In case of an emergency situation, emergency telephones are located every two kilometers on the side of the road. Simply lifting the cover, or pushing the button on newer models, will automatically connect a motorist to a dispatcher. Depending on the situation, he or she will send the appropriate help. If a driver only had a breakdown, the Yellow Angels (who belong to German auto clubs) will be sent to assist the motorist. If any kind of accident occurs, police, fire services, ambulances, and emergency doctors, along with a medical evaluation helicopter, will quickly come to the rescue.

Maintenance and construction are important in maintaining the condition of the structure. Overall, the roads are in excellent condition. Due to 40 years of neglect, though, roads in eastern Germany are still being improved through the Germany Unity Transport Projects. In order to ensure the roads' quality, each meter of the system is periodically checked. If any sort of defect is found, such as a crack, the whole section of the road is replaced. As a result, construction zones are quite common and widespread. Occasionally, a rather large segment of the Autobahn may have to be closed. In such cases, predesignated detour routes are immediately put into effect. Signs, service areas, etc. are also well maintained.

Regulations

Besides gaining an understanding of the Autobahn's structure, knowledge of its regulations is also important. The most significant of these involves the speed limit. For the most part, no speed limit is enforced on about 40% of the motorway. The government, though, recommends a limit of 130 kilometers per hour. At times, it is necessary to enforce some limits. In fact, speed limits ranging from 90 kilometers per hour to 120 kilometers per hour are actually quite common. Such restrictions can be found along urban areas, dangerously curved sections, or segments with very heavy traffic. Other sections have enforced speed restrictions only during wet weather or night hours. Also, the speed limit in construction zones can be as low as 60 kilometers per hour. Since road conditions, traffic, and weather vary, electronic signs that can alter the speed limit have been installed along some sections of the Autobahn. Surprisingly, the accident and death rates on the Autobahn are relatively low. Crashes along the Autobahn account for only 10% of Germany's national traffic fatalities. Actually, the fatality rate on the United States interstate system is higher than that on the German Autobahn.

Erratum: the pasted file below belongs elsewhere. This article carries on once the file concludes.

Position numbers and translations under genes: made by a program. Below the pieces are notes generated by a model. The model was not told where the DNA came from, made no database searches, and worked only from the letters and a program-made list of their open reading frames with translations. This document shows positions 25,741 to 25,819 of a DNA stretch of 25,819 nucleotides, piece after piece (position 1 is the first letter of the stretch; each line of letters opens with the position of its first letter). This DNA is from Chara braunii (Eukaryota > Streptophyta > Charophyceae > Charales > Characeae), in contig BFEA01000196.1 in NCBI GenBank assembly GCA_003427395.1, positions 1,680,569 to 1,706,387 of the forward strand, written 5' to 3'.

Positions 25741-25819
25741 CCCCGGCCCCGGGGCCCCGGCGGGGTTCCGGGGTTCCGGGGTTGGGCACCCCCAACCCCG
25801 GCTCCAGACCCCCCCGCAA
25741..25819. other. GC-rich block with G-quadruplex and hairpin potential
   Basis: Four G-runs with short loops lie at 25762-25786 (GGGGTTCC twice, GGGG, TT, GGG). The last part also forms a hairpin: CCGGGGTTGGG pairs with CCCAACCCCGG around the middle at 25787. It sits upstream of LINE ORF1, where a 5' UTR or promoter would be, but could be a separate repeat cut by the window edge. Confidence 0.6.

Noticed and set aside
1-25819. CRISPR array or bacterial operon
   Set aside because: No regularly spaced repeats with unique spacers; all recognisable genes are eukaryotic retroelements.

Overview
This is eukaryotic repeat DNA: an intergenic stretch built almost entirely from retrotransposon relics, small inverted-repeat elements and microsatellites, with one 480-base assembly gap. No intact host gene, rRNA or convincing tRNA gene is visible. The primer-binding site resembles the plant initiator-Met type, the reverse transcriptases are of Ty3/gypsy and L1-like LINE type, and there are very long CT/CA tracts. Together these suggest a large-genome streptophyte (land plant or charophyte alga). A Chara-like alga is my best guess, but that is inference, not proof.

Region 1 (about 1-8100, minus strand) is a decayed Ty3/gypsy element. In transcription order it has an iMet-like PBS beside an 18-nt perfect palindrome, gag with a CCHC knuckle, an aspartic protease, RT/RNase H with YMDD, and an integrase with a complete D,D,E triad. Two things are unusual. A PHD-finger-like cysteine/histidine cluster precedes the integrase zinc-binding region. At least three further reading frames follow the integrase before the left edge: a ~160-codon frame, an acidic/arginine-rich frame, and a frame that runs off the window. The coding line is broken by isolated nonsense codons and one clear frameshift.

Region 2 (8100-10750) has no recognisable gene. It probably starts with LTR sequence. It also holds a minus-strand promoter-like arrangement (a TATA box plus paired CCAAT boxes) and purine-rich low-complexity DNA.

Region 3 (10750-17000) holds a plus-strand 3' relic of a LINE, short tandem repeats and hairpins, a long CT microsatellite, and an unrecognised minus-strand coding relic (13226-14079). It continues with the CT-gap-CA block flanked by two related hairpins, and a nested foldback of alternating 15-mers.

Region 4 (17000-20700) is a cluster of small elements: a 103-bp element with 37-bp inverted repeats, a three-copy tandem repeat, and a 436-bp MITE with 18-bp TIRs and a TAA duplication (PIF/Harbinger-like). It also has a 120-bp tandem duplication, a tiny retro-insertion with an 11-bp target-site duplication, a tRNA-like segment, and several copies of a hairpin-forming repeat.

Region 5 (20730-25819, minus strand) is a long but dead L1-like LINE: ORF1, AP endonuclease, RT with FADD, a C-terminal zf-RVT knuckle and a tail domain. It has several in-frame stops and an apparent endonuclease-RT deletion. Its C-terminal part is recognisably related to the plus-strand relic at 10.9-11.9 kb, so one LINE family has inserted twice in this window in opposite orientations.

Certain legal regulations must be enforced along the Autobahn in order to ensure the safety of the drivers and their passengers. First of all, seat belts are mandatory for anyone who is riding in a car. All children who are under the age of 13 are not allowed to sit in the front seat if the car has a back seat. Also, those cars at the rear of a traffic jam need to turn on their hazardous blinkers to warn approaching traffic. There are also very serious drunk driving consequences, which include huge fines and loss of a driver's license.

Impact on Germany

The German Autobahn serves as the crossroads of the majority of European travel. As a result, it increases the country's tourism. With this expansion, there is a growth in Germany's overall economy. Not only do the revenues from such tourist sites as hotels, restaurants, and attractions along the road system increase; but the positions needed to operate these facilities are filled by local Germans. Also, the amount of imports and exports moving in and out of the country has risen due to the Autobahn. Another impact, which is more obvious, is that Germans can now travel throughout the country in a fraction of the time. The Autobahn has also helped Germany become more modernized. In turn, it is becoming more of a contender with the industrialized countries of the world.

Not surprisingly, the German word "Autobahn" means "high-speed motorway." This road system is one of a kind. Through a glimpse of its history, structure, regulations, and impact on Germany, it is obvious that the Autobahn will continue to successfully serve Germans into the next century.

 

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Purcell, Brian K. "The Autobahn." Driving in Germany. 1998. Online. Internet. 22 Sep. 1999. Available http://www.enconnect.net/greengrl/autobahn_p. html.

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Submitted by Melissa Wiley on October 28, 1999.